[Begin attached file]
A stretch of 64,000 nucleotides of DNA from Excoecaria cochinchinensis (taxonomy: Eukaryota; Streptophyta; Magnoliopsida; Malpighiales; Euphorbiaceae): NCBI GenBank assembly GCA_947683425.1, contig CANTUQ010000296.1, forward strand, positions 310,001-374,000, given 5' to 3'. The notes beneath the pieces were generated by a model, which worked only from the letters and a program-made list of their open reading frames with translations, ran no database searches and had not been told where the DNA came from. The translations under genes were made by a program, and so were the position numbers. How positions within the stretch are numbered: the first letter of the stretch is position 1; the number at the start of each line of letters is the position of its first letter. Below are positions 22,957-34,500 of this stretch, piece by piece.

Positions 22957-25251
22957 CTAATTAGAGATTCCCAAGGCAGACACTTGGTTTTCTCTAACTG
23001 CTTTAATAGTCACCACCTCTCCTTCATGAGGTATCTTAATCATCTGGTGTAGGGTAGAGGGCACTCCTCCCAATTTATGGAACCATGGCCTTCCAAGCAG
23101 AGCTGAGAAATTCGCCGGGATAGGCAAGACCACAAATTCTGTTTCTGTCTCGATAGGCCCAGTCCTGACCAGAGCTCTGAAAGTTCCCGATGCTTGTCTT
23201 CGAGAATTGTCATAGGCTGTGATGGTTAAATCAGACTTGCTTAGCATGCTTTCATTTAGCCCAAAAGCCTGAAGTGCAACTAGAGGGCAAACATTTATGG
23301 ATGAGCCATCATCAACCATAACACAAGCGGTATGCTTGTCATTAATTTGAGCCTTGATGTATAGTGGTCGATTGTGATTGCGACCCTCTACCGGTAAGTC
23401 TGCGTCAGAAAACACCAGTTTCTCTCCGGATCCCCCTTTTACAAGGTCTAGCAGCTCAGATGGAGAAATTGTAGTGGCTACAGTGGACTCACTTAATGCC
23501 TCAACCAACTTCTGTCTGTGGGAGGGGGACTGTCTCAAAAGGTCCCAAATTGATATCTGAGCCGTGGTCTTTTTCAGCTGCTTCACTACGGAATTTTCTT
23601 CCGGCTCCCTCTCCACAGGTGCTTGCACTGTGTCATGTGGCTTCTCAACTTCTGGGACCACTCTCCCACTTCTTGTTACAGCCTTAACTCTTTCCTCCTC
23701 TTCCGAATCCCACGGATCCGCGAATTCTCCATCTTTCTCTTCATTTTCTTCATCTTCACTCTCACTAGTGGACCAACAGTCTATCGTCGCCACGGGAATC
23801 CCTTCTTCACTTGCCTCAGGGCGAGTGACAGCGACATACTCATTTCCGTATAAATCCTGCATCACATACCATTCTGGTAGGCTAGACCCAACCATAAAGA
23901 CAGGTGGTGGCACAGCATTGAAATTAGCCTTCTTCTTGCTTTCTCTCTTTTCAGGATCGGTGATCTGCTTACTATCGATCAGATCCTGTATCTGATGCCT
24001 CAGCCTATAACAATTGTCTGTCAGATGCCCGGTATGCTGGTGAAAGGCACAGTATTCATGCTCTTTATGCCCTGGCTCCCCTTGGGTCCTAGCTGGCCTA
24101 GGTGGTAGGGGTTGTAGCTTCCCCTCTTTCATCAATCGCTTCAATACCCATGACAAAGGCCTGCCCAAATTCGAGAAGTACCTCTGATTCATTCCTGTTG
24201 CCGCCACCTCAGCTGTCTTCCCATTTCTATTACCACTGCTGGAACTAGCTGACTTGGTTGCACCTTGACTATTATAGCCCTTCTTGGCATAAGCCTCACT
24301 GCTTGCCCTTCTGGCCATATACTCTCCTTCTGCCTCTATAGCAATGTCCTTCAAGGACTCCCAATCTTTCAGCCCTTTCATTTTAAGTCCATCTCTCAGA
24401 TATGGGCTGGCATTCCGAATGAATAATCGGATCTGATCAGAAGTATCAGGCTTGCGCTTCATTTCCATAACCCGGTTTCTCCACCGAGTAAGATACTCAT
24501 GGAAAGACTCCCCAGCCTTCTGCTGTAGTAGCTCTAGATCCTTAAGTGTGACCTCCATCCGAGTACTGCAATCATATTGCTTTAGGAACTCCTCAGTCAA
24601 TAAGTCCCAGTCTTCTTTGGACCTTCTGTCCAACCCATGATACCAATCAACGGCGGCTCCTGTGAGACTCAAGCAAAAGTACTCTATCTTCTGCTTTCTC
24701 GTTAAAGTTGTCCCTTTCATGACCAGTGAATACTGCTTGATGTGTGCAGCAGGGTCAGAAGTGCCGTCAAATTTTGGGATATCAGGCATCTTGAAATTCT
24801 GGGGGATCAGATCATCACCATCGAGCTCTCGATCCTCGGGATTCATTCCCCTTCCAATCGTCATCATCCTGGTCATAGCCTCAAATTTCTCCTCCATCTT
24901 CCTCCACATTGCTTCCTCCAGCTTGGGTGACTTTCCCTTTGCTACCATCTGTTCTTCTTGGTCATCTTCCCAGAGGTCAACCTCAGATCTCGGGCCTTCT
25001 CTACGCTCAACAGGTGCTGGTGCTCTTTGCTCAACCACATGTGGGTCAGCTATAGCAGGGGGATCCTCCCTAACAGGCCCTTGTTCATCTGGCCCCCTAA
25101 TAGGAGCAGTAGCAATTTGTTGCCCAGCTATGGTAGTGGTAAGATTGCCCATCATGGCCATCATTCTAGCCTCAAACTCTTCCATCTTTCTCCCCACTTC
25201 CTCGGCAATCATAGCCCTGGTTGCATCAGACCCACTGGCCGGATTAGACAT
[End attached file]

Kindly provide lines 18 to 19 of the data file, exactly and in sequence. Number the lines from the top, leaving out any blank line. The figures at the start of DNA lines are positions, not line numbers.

24401 TATGGGCTGGCATTCCGAATGAATAATCGGATCTGATCAGAAGTATCAGGCTTGCGCTTCATTTCCATAACCCGGTTTCTCCACCGAGTAAGATACTCAT
24501 GGAAAGACTCCCCAGCCTTCTGCTGTAGTAGCTCTAGATCCTTAAGTGTGACCTCCATCCGAGTACTGCAATCATATTGCTTTAGGAACTCCTCAGTCAA